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Pfizer denies supply issues after Hancock tells LBC it will be 'quieter' week for vaccines
23 February 2021, 20:46
Pfizer has denied any vaccine supply issues after Matt Hancock told LBC that this week will be "quieter" in terms of inoculation numbers.
The health secretary told LBC's Nick Ferrari that there would be fewer jabs dished out this week due to "supply schedules" and the drugs being "difficult" to make.
However, he reassured listeners that the numbers would bounce back in March with a number of "bumper weeks".
On Monday, the UK recorded its lowest number of coronavirus vaccinations since the rollout began, with around 141,000 people receiving their first dose - the total now stands at more than 17.9 million.
But on Tuesday, Pfizer responded to Mr Hancock's comments by insisting to The Sun and the MailOnline that there were "no UK supply challenges" and deliveries were arriving as planned from Belgium.
The pharmaceutical giant added that there had been no changes to its delivery schedule and it was working to the timetable agreed with the UK Government.
Speaking with LBC's Nick Ferrari, the health secretary was asked whether there were any issues in delivering vaccinations.
"Well it's all about the supply," he said.
"We have got a quieter week this week and then we're going to have some really bumper weeks in March."
Asked if lower production numbers had impacted the UK's jab figures, Mr Hancock said: "It's about the supply schedules, yes, and this is difficult stuff to make."
He added: "We have seen ups and downs in the delivery schedule. I'd rather see the half-a-million days... but you will have days that are a bit lower yes."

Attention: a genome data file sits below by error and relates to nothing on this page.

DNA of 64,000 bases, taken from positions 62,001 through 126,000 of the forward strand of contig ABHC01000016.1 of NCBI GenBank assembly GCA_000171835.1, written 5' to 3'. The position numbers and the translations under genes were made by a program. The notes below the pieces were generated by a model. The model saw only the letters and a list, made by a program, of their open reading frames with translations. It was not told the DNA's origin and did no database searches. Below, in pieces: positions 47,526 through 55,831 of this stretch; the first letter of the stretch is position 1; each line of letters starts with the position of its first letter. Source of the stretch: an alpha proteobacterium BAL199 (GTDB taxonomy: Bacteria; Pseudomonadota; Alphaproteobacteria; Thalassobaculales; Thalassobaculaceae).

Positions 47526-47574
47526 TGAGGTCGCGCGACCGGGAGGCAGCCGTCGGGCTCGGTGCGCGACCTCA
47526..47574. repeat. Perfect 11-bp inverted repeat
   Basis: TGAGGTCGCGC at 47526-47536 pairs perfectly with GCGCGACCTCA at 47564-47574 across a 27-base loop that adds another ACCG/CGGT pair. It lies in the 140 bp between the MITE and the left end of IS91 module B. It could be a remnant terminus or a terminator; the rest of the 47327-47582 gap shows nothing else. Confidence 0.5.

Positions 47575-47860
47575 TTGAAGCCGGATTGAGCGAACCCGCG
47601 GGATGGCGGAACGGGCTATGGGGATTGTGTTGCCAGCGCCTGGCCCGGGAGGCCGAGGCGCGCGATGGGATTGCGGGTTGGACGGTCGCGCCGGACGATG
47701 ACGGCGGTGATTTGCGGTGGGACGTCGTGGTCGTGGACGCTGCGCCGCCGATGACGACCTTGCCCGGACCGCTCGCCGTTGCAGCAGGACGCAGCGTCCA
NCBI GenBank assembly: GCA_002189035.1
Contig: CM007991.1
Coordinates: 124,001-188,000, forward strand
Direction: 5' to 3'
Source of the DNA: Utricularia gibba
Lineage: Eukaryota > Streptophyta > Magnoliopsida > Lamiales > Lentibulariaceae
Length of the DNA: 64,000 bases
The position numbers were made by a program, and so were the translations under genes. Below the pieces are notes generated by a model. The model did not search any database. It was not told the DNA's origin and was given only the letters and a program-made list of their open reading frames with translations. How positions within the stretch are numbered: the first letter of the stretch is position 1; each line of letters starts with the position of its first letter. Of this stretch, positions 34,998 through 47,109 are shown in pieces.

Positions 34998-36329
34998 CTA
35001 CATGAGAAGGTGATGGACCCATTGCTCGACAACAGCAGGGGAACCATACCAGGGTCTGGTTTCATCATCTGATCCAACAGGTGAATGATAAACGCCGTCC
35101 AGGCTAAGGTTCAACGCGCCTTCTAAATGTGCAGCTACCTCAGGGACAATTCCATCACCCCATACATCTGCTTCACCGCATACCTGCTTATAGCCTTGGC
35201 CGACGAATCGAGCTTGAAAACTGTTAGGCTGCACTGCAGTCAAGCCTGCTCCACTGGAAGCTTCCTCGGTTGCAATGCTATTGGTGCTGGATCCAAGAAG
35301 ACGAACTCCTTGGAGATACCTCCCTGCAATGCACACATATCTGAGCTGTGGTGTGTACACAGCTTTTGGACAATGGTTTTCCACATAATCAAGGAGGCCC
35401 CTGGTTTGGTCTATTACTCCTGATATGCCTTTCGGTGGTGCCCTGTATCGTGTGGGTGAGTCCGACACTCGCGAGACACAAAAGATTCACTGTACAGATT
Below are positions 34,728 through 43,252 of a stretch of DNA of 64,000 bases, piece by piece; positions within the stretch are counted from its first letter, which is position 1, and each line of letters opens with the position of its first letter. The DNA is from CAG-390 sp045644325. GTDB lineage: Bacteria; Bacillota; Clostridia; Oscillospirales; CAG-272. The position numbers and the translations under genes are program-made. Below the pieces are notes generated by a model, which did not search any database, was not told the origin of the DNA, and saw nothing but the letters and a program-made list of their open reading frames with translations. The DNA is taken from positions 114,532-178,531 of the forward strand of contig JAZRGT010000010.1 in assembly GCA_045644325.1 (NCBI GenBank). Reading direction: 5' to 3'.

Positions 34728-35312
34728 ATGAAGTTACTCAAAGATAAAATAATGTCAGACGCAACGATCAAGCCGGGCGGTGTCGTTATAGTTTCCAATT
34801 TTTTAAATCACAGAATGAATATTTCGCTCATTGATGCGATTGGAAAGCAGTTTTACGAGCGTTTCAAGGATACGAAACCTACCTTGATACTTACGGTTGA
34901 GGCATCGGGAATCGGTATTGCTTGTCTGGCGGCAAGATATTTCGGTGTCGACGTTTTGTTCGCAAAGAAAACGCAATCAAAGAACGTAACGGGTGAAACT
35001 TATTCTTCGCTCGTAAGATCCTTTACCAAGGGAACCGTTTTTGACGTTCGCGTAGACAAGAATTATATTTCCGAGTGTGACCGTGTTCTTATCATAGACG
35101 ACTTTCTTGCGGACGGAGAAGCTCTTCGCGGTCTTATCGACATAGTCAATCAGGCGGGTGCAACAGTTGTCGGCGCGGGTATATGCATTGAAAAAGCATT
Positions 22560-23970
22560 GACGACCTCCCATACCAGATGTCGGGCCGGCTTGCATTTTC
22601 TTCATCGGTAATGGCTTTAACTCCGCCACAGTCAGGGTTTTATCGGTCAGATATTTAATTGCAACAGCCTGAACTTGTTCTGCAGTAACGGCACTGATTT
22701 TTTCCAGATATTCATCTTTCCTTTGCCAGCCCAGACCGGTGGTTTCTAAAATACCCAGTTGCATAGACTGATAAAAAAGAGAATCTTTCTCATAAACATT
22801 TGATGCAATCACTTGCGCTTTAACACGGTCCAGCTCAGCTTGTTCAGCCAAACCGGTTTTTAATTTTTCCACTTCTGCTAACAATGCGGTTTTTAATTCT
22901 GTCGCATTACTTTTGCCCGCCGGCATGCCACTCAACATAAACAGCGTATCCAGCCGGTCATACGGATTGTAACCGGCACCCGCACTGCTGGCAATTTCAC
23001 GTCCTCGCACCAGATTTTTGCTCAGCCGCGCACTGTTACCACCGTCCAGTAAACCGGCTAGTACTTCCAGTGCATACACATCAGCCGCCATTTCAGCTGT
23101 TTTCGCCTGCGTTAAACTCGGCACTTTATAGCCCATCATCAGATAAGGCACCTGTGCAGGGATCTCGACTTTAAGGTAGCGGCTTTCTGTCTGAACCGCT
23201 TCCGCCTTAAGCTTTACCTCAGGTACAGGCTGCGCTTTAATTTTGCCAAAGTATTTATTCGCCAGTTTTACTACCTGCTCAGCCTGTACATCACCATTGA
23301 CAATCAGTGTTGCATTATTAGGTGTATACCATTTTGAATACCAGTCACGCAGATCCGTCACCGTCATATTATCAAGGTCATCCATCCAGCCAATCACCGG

On other days, the UK has recorded more than 600,000 first doses and would need to continue with these figures if hitting the target set by ministers of vaccinating all adults by the end of July.
Downing Street insisted on Tuesday that it remained confident in vaccine supplies despite the lower numbers recorded on Monday and Tuesday, where more than 192,000 were administered.
The prime minister's official spokesman said: "We continue to ensure that hundreds of thousands of people each day receive the vaccines.
"As we said from the start, there will be daily fluctuations in the number of people who receive it day-on-day but you are aware of our target to vaccinate all those within the first phase by mid-April and we are confident in our supply to be able to do that."
That objective would require the UK offering a first jab to 32 million people by 15 April.
The spokesman added that the Moderna vaccine will be rolled out across Britain "in spring" to ensure that all adults can be offered a dose by the end of July
On Monday, AstraZeneca - which makes the other jab currently being used in the UK – acknowledged there were "fluctuations" in supply at plants but that it was still "on track" with orders.